Earl Blackwell Jr. and the Cherry Grove Arts Project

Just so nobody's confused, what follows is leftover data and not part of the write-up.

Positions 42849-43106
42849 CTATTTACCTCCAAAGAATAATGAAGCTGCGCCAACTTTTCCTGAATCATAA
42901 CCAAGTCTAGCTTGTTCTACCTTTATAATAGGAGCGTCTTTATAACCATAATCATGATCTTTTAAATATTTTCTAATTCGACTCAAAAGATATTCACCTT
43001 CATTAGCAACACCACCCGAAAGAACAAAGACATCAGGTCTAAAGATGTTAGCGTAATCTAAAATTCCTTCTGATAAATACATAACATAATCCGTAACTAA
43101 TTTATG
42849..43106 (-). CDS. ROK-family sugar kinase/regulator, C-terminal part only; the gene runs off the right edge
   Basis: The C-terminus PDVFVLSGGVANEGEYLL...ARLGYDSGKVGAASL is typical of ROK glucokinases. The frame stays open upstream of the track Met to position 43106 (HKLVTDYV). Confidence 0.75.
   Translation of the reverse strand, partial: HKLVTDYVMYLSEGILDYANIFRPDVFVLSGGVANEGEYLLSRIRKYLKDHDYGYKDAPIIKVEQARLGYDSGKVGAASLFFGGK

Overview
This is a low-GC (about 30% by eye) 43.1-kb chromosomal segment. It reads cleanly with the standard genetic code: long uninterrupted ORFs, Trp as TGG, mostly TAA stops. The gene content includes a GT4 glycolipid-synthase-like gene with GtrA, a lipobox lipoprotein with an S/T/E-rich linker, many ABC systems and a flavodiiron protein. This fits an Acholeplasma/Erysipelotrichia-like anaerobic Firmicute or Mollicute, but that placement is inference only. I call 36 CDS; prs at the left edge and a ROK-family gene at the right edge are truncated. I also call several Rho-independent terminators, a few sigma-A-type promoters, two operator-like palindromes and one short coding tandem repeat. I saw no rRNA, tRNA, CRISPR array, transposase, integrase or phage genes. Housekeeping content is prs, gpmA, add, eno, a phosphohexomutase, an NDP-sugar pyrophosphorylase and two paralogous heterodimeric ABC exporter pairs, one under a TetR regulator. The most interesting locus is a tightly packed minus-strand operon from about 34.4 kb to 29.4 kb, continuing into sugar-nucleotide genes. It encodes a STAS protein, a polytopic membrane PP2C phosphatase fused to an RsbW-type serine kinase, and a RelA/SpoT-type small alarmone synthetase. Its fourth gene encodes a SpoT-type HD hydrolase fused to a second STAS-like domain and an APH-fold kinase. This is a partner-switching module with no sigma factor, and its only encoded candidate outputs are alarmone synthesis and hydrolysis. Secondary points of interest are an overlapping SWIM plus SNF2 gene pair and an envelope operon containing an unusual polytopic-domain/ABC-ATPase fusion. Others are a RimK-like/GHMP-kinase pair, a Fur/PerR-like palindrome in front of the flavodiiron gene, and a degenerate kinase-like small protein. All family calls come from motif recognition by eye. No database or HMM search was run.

By Carl LussCherry Grove’s civic governance has always been vested in the hands of its homeowners. The Property Owners Association’s board of directors and all its community service committees were comprised of both heterosexuals and homosexuals. During the Association’s early organizing years most gay individuals, however, served under the protective coloration of the decorous “double life.” While in Cherry Grove the cloak of heteronormativity might be somewhat relaxed, but on the mainland same-sex relationships were mostly covert.In September 1944, the Cherry Grove Association met at Duffy’s Cherry Grove Hotel where its members proposed to formally organize themselves as a civic entity that would govern the beach colony. Dr. Ernest Osborne was elected president of the association. Other elected officers were Edward Duffy, its vice-president; Richard Sandford, its treasurer; and Mrs. Harriet Erstein, its secretary. The Association’s directors included John Koman, Herman J. Schoenfeld, John Thurber, Arthur Jedlicka and Earl Blackwell Jr., a Cherry Grove homeowner with his business and personal companion, Ted Strong.Blackwell’s Celebrity Service, begun in 1939, had become a run-away, financial success. It tracked the whereabouts of past, present and rising celebrities, maintained contact listings, and charged an annual fee to its subscribers for access to his information. Blackwell later would become co-editor with Cleveland Amory of the Celebrity Register begun in 1963. Earl Blackwell is not the same Mr. [Richard] Blackwell, the 1960’s fashion disaster arbiter.In 1939-40, Earl Blackwell and Ted Strong were hired by the New York World’s Fair organizers to provide celebrity appearances there. Organizing celebrity events became Blackwell’s entree to New York City’s and Hollywood’s social elite. He organized the infamous Happy Birthday Mr. President (John F. Kennedy) party, featuring the celebratory warblings of Marilyn Monroe at Madison Square Garden in 1962.Blackwell and Strong rented a cottage in Cherry Grove named “Debris” from Stewart Perkinson in 1941. The rental fee of $15 a month was applied to the eventual purchase price of the cottage and the transaction was completed in 1942. Later they bought Charles Duryea’s “Bay House,” which they completely renovated and modernized. It would become one of the legendary “party houses” in the Grove.At its annual membership meeting (1945), the Property Owners Association minutes reflect its members’ acknowledgment of the Grove as “a permanent summer resort area” (with approximately 90 owner or renter-occupied dwellings). Blackwell had advanced to the Association’s presidency. He promoted the purchase of a building for sale in Sayville that could be floated across the bay and refurbished as the Association’s meeting house.He raised $1,000 (the purchasing power of $14,254 in 2019) for a new community house “through the first annual Cherry Grove county fair (and costume ball.) Blackwell’s promotional and publicity skills, honed at his Celebrity Service events, were put to brilliant use.The fair was a glamorous Saturday night event held at the beach colony on Sept. 22. Ferries and private boats transported fairgoers from the mainland and back from 8 p.m. until a final midnight return home. Blackwell created a small midway, mimicking the type seen at rural county fairs, on Duffy’s hotel porch, which he festooned with hundreds of colored lights and garlands of hydrangeas. Guests entertained themselves with games of chance, a grab bag stand and carnival-style amusements. The hotel’s dining room was transformed into a country barn and sideshow with a harvest-themed panorama replete with corn stalks, pumpkins and a country store stocked with homemade goods.A town and gown ambiance was achieved with a costume ball and sophisticated prizes It was estimated that over 1,000 people attended the event. At the Sept. 29, 1945 meeting of the Cherry Grove Property Owners Association, its members formalized plans for purchasing lots on which would sit a 1-1/2 story, cedar shake clad carriage house. The Association had purchased the building for $400 from a Sayville estate; the housing development parcel owned by August Kappel, a local real estate developer. The building was floated across the Great South Bay that fall by Clive Davis of Davis Brothers (Blue Point, NY).The carriage house was winterized quickly, and its subsequent renovations were carried out principally by an area carpenter, Andrew Novotny, with the help of Cherry Grove resident handymen. Membership meetings of the Property Owners Association began onsite at the carriage house immediately the next season, 1946.One period photo of a community meeting, taken in the carriage house, shows residents seated on low benches in space dimly illuminated by ambient light, perhaps from open carriage house doors and windows. The building had no electric lighting between 1946 and 1948. Thereafter, two four-light gas fixtures with a hook-up to gas tanks were installed in the building to provide interior illumination.The Property Owners Association’s Arts Project Committee, chaired by Earl Blackwell, presented its first fundraising production that September. Blackwell described it as “an intimate musical revue of about 40 minutes,” titled “The Cherry Grove Follies of 1948.” Three back-to-back performances were presented one night only. A Suffolk County News headline trumpeted “Collect $1,800 in Drive for Beach Theatre” following the inaugural production. Original Arts Project founders numbered 60 property owners and 130 renters, friends, and guests.In the fall of 1948 two theater construction fundraising events, a Halloween Party (featuring Richard Avedon, its photographer of costumed guests) and a speakeasy-themed Roaring ‘20s Party were held at the exclusive NYC penthouse nightclub Spivy’s Roof. The construction of a full hemp-house theater addition to the carriage house with dressing rooms, orchestra pit (since removed), and a renovated auditorium with a balcony and lighting booth was completed by the beginning of the 1949 summer season.By 1950, Blackwell’s celebrity tracking and events planning business seems to have overtaken his summer holidays, time once dedicated to Cherry Grove governance and entertainment endeavors. He sold his Grove property to remain in New York City.We can only posthumously thank Earl Blackwell Jr. and his companion at the time, Ted Strong, for their vision and acumen in establishing the arts and entertainment legacy of today’s Cherry Grove Community House and Theater.